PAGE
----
I see messages like this everywhere. Some very wise people have said it in one way or another. Leo Tolstoy, for example, said, “Everyone thinks of changing the world, but no-one thinks of changing himself.” Marianne Williamson said, “Something amazing happens when we surrender and just love. We melt into another world, a realm of power already within us. The world changes when we change. The world softens when we soften. The world loves us when we choose to love the world.” Various iterations of this thought are everywhere.
At some level, this is a deeply positive message. There is plenty in the world we cannot control or even influence. We must all sicken and die, for example. Might as well get comfortable with the idea, learn to find some meaning or motivation in it. If we can’t do that, we can get angry about it, use it to fuel an exciting life—risky, but maybe a fulfilling way to use up our doomed little time here on this doomed little planet.
At another level, though, this smacks of adjustment. Income inequality in the United States has almost never been worse than right now. This is a reality of our lives that none of us individually probably can change or influence very much. Does that mean we should get used to it, learn to live on stagnant or declining wages, learn not to want much? While it is true that money buys little happiness, wealth is linked to greater mental health, and poverty is linked to crime (both commission and victimhood), disease, mental illness, drug use and addiction, and environmental degradation (all the NIMBY stuff goes to neighborhoods where people cannot afford to fight it).
Moreover, poverty is the leading predictor of poverty. That is, if you are poor in the present, you are likely to be poor in the future.
Should we simply change ourselves—our expectations and demands for life—and accept life as it is? Perhaps there is something to be said for an approach like this. Poor people can be happy, too. Learning to give up our expectations of a perfect life can lead to a profound inner joy that cannot be defeated by the latest iPhone release. Meanwhile, we get more and more injustice to which we must adjust.
Should people of color adjust to ongoing racial injustice? Should Whites adjust to this, accept it as status quo? Accept the persecution of people of varying sexual orientations? Accept imminent war with Syria (or whomever we are about to be at war with in the future when you might read this article)?
It is too easy sometimes to just accept that the world is broken and change our expectations. We can become non-attached or, more likely, cynical. We are each too small to fix Congress, get back sensible voting districts, close the revolving door from Congress to high-paying lobby gigs. So why not just accept it as part of life, accept our own growing poverty, accept global warming, and get on with living a happy and fulfilling life within these ever-tightening limitations?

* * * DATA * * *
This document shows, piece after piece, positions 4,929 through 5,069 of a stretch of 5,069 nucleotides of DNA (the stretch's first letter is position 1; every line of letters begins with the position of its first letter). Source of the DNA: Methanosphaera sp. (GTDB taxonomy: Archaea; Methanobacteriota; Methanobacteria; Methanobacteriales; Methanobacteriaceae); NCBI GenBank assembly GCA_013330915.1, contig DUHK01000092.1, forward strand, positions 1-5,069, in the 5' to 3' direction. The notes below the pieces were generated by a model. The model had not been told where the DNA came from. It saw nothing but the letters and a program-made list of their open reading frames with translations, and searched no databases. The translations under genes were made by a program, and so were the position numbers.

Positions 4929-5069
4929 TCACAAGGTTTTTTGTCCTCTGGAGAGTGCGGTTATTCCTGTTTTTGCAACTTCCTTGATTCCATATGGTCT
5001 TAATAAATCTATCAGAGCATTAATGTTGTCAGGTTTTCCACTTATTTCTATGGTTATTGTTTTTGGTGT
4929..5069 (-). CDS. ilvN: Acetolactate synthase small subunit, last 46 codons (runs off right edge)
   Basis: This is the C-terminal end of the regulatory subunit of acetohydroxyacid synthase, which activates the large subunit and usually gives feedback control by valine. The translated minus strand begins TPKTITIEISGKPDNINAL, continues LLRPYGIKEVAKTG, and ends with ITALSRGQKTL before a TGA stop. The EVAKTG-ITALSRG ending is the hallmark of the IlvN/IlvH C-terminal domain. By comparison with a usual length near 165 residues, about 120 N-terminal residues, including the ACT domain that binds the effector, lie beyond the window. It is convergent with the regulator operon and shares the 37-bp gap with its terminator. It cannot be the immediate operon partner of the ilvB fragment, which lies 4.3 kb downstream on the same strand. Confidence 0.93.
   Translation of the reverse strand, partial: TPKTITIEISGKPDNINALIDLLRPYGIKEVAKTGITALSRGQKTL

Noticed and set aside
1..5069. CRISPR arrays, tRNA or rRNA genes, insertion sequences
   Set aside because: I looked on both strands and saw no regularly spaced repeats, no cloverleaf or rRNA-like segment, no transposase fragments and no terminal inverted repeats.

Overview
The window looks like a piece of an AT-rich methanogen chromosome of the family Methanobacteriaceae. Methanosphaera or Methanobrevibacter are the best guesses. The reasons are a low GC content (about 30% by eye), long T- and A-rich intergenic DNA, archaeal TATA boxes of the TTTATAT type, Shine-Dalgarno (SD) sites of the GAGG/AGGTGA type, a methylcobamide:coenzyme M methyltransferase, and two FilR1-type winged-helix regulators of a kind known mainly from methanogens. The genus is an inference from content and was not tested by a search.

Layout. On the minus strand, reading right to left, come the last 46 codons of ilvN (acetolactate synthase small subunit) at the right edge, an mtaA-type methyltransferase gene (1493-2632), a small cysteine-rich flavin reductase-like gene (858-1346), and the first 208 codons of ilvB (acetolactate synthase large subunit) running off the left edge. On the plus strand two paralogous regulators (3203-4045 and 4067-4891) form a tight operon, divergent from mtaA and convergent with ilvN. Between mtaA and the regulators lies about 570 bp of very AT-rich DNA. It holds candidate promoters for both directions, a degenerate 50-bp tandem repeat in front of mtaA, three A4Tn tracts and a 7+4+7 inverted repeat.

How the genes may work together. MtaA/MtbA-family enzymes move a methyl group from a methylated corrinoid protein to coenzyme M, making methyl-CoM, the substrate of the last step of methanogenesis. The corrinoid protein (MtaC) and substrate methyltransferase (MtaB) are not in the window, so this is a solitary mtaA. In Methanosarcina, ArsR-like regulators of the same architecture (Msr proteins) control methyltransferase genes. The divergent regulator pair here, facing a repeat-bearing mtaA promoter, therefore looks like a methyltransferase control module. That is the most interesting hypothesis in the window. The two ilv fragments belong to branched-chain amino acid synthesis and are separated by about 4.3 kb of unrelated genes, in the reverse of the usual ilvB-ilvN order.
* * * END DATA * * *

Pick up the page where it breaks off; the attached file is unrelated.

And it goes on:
Martin Luther King Jr. was known to quote Gandhi, suggesting we “be the change you want to see in the world.” This is a more active form of changing your self that does not imply any acceptance of the way things are. Rather, it suggests a modeling of the way you think things should be. If you think the minimum wage is too low, pay more if you are in the position to do so. If you think society is becoming crass and rude, then be polite. If you abhor violence, be gentle. Model your gentleness in the midst of your violent neighborhood, even if this places you at risk. Our civil rights movement of the 1960’s was full of examples. Marchers and protesters took the abuse of those opposed to social change, be they fellow citizens or officers of the law, and never returned violence for violence. A resistance movement of non-resistance. This is no passive way to face the world, but a philosophy that engages in upheaval, overthrow, through peaceful means and self-change.
The world has gone sour in so many ways because too few are willing to resist bad changes. We squabble over things that don’t really matter—like sagging pants and twerking—and ignore the big stuff. When people do take the trouble to demonstrate, we ignore or mock them (Occupy, e.g.). Maybe we really should change ourselves: to be less easily mollified by the TV and the internet, to be less willing to work for less with no benefits. While we are changing ourselves, it might be helpful to have in mind the person we want to be. May I suggest some people worthy of emulation?
You’ve heard of Rosa Parks and Martin Luther King. You might have heard of Thurgood Marshall and Malcolm X. Did you know Jibreel Khazan, Franklin McCain, Joseph McNeil and David Richmond? What about William Smith or Clarence Henderson? How about Thich Quang Duc? Nobody knows the name of the young man who stood in front of the tanks in Tiananmen Square, but the name Wang Weilin has been floated. Elizabeth Stanton? Susan B. Anthony?
What you can do:
Protest. Carry a sign. Vote. Get arrested. Turn off cable news. Meditate. Don’t adjust. Get angry. Something.
— Jason Dias